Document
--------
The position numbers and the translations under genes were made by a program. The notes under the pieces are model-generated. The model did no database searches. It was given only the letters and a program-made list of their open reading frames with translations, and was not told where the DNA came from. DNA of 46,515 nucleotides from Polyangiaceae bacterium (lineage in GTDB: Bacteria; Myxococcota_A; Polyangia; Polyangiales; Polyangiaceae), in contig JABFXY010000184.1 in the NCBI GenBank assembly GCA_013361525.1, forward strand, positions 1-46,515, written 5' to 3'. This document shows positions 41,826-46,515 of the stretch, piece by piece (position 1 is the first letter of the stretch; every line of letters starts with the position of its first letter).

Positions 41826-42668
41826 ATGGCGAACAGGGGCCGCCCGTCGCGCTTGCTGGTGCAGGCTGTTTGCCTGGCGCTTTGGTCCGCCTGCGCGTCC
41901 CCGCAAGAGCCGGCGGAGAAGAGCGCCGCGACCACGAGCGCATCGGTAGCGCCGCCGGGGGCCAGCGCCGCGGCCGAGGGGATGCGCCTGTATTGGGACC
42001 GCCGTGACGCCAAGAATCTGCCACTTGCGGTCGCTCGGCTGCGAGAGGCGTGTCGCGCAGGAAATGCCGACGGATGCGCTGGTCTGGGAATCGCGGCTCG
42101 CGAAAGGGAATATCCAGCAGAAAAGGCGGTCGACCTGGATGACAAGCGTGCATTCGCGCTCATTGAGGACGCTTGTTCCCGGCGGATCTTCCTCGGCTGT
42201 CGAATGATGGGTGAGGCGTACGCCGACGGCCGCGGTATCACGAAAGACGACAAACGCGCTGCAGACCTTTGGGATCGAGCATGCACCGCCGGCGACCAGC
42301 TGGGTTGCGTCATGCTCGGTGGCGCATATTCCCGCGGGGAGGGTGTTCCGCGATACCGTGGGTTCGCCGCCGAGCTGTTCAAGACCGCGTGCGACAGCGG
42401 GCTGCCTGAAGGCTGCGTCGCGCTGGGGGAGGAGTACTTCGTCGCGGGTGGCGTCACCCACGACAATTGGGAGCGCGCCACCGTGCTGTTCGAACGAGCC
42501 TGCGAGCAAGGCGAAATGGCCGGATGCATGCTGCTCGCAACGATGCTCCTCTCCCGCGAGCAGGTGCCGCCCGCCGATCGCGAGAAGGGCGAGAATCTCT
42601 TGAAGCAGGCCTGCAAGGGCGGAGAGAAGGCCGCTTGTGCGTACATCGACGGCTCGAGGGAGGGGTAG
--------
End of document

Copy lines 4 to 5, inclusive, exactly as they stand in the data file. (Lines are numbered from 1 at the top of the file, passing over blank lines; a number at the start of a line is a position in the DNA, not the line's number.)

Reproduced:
41901 CCGCAAGAGCCGGCGGAGAAGAGCGCCGCGACCACGAGCGCATCGGTAGCGCCGCCGGGGGCCAGCGCCGCGGCCGAGGGGATGCGCCTGTATTGGGACC
42001 GCCGTGACGCCAAGAATCTGCCACTTGCGGTCGCTCGGCTGCGAGAGGCGTGTCGCGCAGGAAATGCCGACGGATGCGCTGGTCTGGGAATCGCGGCTCG